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IAN Researchers Discuss SSC Follow-up, School Services, Behavior

Date Published: 
May 11, 2017

SAN FRANCISCO, CA - Researchers from the Interactive Autism Network (IAN) are discussing their work at poster sessions at the International Meeting for Autism Research this week. Hundreds of scientists and doctors from around the world have gathered to share their research into the causes, treatment, and diagnosis of autism. IAN is sharing what it has learned from families and people with autism who participate in its research. Here is what IAN is doing today:

Follow-Up Study of the Simons Simplex Collection at the Interactive Autism Network

Researchers from IAN and the Simons Foundations Autism Research Initiative will discuss the results of a follow-up study of families who participated in the Simons Simplex Collection (SSC), a major research project that has yielded new information about autism.

Data from SSC families, who each have just one child with autism, have been used in many genetic, behavior, and medical studies. Researchers recently re-contacted many of those families to see how their children have been doing since the original study closed in 2011. About 288 families of children under age 18 completed a new set of surveys for this follow-up.1

These children have fewer repetitive behaviors now than they did when younger, according to Elizabeth Brooks and Jaimie Toroney. However, parents reported significant rates of anxiety and Attention Deficit Hyperactivity Disorder in these now older children and teens with autism. The use of medication, including stimulants for ADHD symptoms, mood stabilizers, anti-seizure drugs, and antidepressants, increased over the years. The researchers concluded that "the great increase in overall medication use could indicate persisting behavioral difficulties that need to be addressed as the children age and encounter more complex daily demands."1

Seventeen (4 percent) families reported having another child diagnosed with autism spectrum disorder (ASD) in the intervening years.

Impact of Household Income and Urbanicity on School Services

IAN researchers looked at the relationship of family income and population density on school services for children with autism.2 They surveyed parents of 1,774 children with ASD who lived in communities of different population sizes. Children in rural areas had more school suspensions, and were less likely to attend specialized schools (public, nonpublic or private) than children in cities, suburbs and small-medium metropolitan areas. They also were less likely to be in private, general schools, according to IAN's Briella L. Baer.

Household income did not appear to affect attendance in a public school, which more than two-thirds attended regardless of income. However, there were differences in other school placements by income. For example, children whose families earned more than $135,000 a year were more likely to attend specialized private/nonpublic schools than children whose families earned $45,000 or less. Children in rural areas, and children from families who earned $45,000 a year or less, were more likely to be homeschooled than other children with ASD.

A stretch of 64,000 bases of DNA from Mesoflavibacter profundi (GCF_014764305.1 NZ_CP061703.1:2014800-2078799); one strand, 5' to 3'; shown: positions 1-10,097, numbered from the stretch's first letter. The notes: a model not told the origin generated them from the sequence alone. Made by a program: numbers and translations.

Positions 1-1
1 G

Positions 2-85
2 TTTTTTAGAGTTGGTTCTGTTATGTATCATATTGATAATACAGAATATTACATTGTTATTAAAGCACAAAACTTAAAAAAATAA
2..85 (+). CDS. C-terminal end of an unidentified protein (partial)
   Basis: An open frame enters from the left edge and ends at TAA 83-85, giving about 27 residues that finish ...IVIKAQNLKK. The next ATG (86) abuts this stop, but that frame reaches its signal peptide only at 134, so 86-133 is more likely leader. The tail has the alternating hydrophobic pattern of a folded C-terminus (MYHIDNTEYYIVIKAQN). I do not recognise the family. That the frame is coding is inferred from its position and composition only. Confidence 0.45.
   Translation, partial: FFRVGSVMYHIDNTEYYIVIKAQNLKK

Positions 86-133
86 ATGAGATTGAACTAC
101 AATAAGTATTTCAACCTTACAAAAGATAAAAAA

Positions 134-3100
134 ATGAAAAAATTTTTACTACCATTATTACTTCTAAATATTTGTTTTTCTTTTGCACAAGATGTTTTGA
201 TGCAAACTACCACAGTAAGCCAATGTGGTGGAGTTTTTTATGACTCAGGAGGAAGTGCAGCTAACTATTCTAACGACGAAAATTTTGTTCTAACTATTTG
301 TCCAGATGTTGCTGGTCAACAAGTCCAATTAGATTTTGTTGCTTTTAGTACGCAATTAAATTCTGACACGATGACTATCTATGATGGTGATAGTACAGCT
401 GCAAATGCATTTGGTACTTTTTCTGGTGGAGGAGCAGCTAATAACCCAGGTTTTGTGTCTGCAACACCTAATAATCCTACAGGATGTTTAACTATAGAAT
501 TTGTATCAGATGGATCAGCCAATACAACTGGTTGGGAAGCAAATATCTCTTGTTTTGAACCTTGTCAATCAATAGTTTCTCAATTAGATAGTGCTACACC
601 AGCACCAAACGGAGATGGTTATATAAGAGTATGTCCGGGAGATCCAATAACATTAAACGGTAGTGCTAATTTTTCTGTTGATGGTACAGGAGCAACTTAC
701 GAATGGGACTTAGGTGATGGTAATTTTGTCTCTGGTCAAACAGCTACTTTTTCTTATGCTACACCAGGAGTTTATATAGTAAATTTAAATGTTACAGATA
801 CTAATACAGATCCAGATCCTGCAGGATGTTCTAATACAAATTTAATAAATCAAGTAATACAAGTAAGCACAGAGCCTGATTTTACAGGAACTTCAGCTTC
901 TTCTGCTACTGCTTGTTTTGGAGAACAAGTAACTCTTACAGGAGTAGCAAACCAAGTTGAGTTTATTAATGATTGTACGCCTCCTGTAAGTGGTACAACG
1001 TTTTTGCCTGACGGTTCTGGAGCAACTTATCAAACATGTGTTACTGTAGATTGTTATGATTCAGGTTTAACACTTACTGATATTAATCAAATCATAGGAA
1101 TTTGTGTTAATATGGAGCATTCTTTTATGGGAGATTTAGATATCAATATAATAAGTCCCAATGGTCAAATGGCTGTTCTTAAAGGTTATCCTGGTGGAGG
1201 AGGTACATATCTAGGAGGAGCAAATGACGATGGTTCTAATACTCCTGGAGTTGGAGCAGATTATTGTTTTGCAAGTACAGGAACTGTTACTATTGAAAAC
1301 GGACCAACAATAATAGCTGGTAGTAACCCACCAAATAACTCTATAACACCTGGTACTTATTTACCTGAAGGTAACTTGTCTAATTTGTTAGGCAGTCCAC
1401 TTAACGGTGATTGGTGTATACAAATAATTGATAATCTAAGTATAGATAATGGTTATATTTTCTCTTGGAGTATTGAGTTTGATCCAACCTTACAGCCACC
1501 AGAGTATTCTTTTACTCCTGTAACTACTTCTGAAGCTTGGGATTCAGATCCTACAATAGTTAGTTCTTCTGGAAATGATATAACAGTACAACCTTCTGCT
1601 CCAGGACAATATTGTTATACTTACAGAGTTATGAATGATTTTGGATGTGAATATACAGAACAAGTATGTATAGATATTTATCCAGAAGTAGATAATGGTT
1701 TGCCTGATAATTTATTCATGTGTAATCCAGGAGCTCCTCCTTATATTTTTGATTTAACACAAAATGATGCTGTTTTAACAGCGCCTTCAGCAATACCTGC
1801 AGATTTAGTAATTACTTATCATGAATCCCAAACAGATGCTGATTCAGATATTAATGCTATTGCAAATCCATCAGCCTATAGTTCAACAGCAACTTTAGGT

Students in suburban areas were more likely to use behavior therapy, assistive technology, applied behavior analysis, and social skills training groups.2

Age-Based Patterns of Parent-Reported Medical and Behavioral Problems in Children and Adolescents with ASD

IAN researchers surveyed parents of 1,321 children to learn if parents' medical and behavioral concerns differed depending on the age of their child with autism. They found that parents of children ages 6 to 10 reported more challenges in behavior, coordination, gastrointestinal issues and safety. Parents of teens ages 13 to 17 reported more concerns about depression.3

Check back tomorrow and Saturday for more conference reports from IAN.

Photo of Jaimie Toroney, MHS; Briella Baer, MHS; and J. Kiely Law, MD, MPH, at IMFAR.

References

  1. Brooks E, Toroney JW, Feliciano P, et al. Simons Simplex Collection at the Interactive Autism Network: An online follow-up study. Poster at the International Meeting for Autism Research, May 11, 2017.
  2. Baer BL, Marvin AR, Lipkin PH, Law JK. Impact of household income and urbanicity on school services. Poster at the International Meeting for Autism Research, May 11, 2017.
  3. Marvin AR, Law JK, Marvin D, Lipkin PH. Age-based patterns of parent-reported medical and behavioral problems in children and adolescents with ASD. Poster at the International Meeting for Autism Research, May 11, 2017.